Hired hand is farm’s right-hand man

posted July 24, 2017 10:28 a.m. (CDT)
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by / Hoyt Heinemann, Sheboygan (Sheboygan County)

When we first started farming, I drove a school bus to supplement our income. My wife and I discussed the possibility of hiring a young boy to lighten our load. There was a young boy on my bus whose parents were divorced who I thought might work out.

I thought it in our best interest to approach his mom before asking Kevin. A phone call to her and a brief discussion cleared the way. The next night when I dropped Kevin off at his home, I put the question to him. He was all smiles the next morning getting on the bus.

“Mom OK’d it!”

We started slowly, and he sort of became part of the family. I recall one day my 5-year-old daughter invited us for a tea party at her sandbox, and for 5 years old, it wasn’t going too well. Her pretend muffins kept falling apart, and our pet dog managed to stand in her sandbox, upsetting her even more. She was complaining about everything when Kevin pipes up, “You’re young. You’ll adjust.”

The summer we decided to replace our old, tired porch we also scheduled to have a local carpenter come and reroof part of our barn with sheet panels. We specifically told him to call a couple days in advance so we could plan ahead to help him.

The first Friday in August, we were scheduled to have our local card club meet at our house. At breakfast the Wednesday before, we decided to replace the porch with a new one. Kevin got a tractor and tow chain and dragged the old porch off to our burn pile.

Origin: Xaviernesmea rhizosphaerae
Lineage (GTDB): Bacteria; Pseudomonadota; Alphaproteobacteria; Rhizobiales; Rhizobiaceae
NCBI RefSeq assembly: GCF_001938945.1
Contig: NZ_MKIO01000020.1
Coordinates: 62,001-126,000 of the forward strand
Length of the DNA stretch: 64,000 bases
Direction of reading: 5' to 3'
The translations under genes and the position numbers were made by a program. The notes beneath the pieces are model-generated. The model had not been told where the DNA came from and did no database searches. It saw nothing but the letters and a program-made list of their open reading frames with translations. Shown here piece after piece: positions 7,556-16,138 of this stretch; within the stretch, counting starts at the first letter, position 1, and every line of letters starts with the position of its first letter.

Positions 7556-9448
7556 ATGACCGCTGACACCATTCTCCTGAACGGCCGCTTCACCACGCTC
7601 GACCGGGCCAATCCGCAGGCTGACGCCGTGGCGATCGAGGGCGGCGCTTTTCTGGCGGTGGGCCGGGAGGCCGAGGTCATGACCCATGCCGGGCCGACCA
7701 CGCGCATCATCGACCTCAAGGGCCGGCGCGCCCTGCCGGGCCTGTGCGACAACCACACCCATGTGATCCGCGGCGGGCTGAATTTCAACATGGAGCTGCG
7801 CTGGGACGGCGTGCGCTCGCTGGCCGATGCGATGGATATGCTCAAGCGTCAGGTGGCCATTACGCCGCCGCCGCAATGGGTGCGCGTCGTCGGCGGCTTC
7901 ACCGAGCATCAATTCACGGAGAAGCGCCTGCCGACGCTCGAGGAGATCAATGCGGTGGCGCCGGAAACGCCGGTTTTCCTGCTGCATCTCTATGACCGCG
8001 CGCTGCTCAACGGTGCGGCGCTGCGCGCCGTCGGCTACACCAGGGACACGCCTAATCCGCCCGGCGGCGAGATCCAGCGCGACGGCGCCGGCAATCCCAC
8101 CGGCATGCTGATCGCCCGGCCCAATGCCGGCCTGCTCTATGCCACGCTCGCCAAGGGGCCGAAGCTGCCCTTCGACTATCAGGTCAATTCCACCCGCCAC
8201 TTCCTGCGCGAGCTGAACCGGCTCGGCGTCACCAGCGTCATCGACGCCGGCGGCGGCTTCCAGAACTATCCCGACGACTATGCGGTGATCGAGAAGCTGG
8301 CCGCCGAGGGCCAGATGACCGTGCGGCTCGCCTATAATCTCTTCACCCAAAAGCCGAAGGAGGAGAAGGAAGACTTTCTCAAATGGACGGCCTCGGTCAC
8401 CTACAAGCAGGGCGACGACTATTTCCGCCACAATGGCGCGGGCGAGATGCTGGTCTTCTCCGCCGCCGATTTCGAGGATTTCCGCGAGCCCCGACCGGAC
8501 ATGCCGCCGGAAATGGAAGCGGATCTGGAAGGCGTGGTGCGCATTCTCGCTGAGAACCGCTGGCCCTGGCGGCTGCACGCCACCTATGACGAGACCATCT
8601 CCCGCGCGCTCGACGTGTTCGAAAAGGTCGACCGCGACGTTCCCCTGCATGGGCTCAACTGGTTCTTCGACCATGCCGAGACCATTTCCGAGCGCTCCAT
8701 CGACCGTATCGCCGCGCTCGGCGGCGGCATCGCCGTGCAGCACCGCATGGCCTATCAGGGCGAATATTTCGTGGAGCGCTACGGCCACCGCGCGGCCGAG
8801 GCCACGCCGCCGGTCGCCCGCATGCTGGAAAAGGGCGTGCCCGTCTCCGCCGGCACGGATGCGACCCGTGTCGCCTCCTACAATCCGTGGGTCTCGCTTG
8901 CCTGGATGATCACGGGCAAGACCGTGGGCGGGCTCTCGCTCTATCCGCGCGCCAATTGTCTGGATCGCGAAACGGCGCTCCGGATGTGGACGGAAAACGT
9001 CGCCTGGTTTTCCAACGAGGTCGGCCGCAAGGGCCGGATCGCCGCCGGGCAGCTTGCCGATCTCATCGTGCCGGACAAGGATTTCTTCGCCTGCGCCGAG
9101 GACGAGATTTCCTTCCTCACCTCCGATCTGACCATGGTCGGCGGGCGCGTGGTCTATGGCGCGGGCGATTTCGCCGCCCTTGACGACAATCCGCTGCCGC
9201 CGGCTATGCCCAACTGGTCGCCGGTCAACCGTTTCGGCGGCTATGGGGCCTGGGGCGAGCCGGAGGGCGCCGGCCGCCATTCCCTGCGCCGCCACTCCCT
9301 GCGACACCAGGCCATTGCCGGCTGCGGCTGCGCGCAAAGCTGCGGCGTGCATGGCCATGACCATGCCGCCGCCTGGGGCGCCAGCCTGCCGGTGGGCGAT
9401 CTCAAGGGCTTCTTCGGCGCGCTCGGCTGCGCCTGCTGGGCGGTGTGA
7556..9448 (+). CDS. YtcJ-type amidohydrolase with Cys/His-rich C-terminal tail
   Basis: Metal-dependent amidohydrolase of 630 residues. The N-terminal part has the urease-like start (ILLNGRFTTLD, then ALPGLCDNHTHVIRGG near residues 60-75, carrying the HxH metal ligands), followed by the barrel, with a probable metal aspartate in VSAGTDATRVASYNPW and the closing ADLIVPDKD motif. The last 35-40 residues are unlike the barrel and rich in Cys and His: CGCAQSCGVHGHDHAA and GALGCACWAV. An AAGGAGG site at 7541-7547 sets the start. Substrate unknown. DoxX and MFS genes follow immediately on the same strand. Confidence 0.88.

One hour later, our carpenter shows up unannounced and tells us he’s there to put steel on our barn roof.

Kevin looks at me and says, “I’ll help the carpenter. Can you manage the porch?”

“It’ll be a struggle,” I answered.

At dinner on Friday, my wife was getting excited, because our porch was far from finished, and guests were due in about seven hours.

Kevin looked at her and said, “Don’t worry, Ma, we’ll get it done.”

At 6:55, the last deck board went down, and three minutes later our first guest arrived. My wife was hurrying to the house to change and looked approvingly at her new porch.

Kevin moved on with his life but stopped in on a fateful December day four days before Christmas to drop off a small Christmas gift. He was excited, because he was on his way up to the Superior area to spend Christmas with his dad.

He was absolutely floored when we told him the news that my dad had passed away earlier that day.

Earlier that summer, we had installed a bigger bulk milk tank. I had planned to get at the replacement wall but never got around to it. The weather forecast for the next few days was for lows to be near minus-15 to minus-20 degrees. I mentioned to Kevin that I had to get going so I could get at fixing the hole in the milkhouse wall.

He was looking at a long drive yet that evening, but he said, “Don’t worry. I’ll take care of it.”

And he did.

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